Multi Router Traffic Monitoring System

Updated : 23-03-2018 Published : by :
Computer Science Engineering Seminars

MRTMS which monitored the vital signs of network infrastructure devices. Network engineers are responsible for maintaining the health of their networks. They ensure that the network’s resources hold the highest levels of Confidentiality

This seminar paper focuses on Multi Router Traffic Monitoring System (MRTMS) which monitored the vital signs of network infrastructure devices. Network engineers are responsible for maintaining the health of their networks. They ensure that the network’s resources hold the highest levels of Confidentiality, Integrity, and Availability (CIA triad). One way to maintain a healthy and secure network is to monitor the network interworking devices, such as the router or switch interface’s throughput. A network infrastructure can be compared to the workings of a human body.


A network infrastructure is like a human body in that it has inputs, outputs, memory, and processing power. Therefore, the network’s interfaces can be compared to an arm that links to other networks to exchange bits of information. The processor is its’heart that controls the flow of information, and the memory is its’brain that records and remembers where everything needs to go. All these vital elements are important and need to be monitored in order to have a healthy functioning network infrastructure, just like the human body needs to be monitored in order to have a healthy and long life.

TYPES OF ROUTERS

Broadband routers: Broadband routers can do different types of things. Broadband routers can be used to connect computers or to connect to the Internet. If you connect to the internet through phone and using Voice over IP technology (VOIP) then you need broadband router. These are often a special type of modem (ADSL) that will have both Ethernet and phone jacks.

Wireless router: Wireless routers create a wireless signal in your home or office. So, any PC within range of Wireless routers can connect it and use your Internet. In order to secure your Wireless routers, you simply need to come secure it with password or get your IP address. Then, you'll log on into your router with the user ID and passwords will that come with your router.

Edge Router : This type of router are placed at the edge of the ISP network, the are normally configured to external protocol like BGP (Border gateway protocol) to another BGP of other ISP or large organization.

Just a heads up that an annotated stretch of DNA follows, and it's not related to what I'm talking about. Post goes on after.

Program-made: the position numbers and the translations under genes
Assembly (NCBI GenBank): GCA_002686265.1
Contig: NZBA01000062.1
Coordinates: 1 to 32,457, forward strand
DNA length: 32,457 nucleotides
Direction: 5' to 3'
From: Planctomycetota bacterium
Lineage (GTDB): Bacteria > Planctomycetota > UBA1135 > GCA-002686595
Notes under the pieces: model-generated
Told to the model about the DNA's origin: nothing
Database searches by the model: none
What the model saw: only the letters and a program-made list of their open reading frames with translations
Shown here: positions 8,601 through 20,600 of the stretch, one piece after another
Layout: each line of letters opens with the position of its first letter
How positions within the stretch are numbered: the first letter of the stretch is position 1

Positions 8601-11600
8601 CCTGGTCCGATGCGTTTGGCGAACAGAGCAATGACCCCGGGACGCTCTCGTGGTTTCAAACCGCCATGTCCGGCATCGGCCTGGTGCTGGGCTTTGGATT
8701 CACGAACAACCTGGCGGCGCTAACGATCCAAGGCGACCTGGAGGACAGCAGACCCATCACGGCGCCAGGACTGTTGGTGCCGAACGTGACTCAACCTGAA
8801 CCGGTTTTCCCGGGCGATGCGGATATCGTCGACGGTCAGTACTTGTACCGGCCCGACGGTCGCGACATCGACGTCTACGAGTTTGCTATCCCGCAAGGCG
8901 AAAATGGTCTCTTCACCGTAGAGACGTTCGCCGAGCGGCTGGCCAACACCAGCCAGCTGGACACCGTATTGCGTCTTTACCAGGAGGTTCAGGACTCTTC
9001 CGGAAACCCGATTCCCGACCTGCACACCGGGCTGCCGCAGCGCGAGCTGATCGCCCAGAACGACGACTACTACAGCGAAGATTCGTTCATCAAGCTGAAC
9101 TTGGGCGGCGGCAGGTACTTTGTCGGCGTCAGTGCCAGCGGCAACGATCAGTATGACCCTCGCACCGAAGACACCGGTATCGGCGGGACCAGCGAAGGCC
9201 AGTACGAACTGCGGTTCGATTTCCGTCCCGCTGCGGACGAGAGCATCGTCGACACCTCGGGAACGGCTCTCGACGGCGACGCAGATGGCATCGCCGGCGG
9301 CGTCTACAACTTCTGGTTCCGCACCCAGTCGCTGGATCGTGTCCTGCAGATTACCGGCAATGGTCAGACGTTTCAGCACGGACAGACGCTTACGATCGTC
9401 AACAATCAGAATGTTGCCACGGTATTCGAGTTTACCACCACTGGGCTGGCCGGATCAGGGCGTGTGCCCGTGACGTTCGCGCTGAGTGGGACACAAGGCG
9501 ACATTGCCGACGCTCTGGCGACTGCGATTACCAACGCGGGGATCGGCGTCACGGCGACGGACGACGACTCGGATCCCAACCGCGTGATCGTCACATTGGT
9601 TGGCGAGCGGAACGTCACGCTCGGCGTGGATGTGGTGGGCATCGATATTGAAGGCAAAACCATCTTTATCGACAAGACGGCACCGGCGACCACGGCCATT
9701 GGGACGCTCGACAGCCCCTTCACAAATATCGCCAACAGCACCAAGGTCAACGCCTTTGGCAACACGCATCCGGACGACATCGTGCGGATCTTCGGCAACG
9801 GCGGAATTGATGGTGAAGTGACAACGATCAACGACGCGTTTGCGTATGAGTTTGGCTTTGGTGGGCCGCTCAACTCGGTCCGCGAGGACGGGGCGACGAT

Subscriber Edge Router: This type of router belongs to an end user (enterprise) organization. It’s configured to broadcast external BGP to it’s provider’s AS(s)

Inter-provider Border Router: This type of router is for Interconnecting ISPs, this is a BGP speaking router that maintains BGP sessions with other BGP speaking routers in other providers' ASes.

Core Router: A router that resides within the middle or backbone of the LAN network rather than at its periphery. In some instances , a core router provides a stepdown backbone , interconnecting the distribution routers from multiple building of a campus ( LAN), or Large enterprise Location (WAN). They tend to be optimized for a high brand width.

Wired and Wireless Routers: Home and small office networking is becoming popular by day by the use of IP wired and wireless router. Wired and wireless router are able to maintain routing and configuration information in their routing table. They also provide the service of filtering traffic of incoming and outgoing packets based on IP addresses. Some wireless routers combines the functions of router with those of a network switch and that of a firewall in one.

A router has two stages of operation called planes

• Control plane: A router maintains a routing table that lists which route should be used to forward a data packet, and through which physical interface connection. It does this using internal pre-configured directives, called static routes, or by learning routes using a dynamic routing protocol. Static and dynamic routes are stored in the Routing Information Base (RIB). The control-plane logic then strips non-essential directives from the RIB and builds a Forwarding Information Base (FIB) to be used by the forwarding-plane.

• Forwarding plane: The router forwards data packets between incoming and outgoing interface connections. It routes them to the correct network type using information that the packet header contains. It uses data recorded in the routing table control plane.

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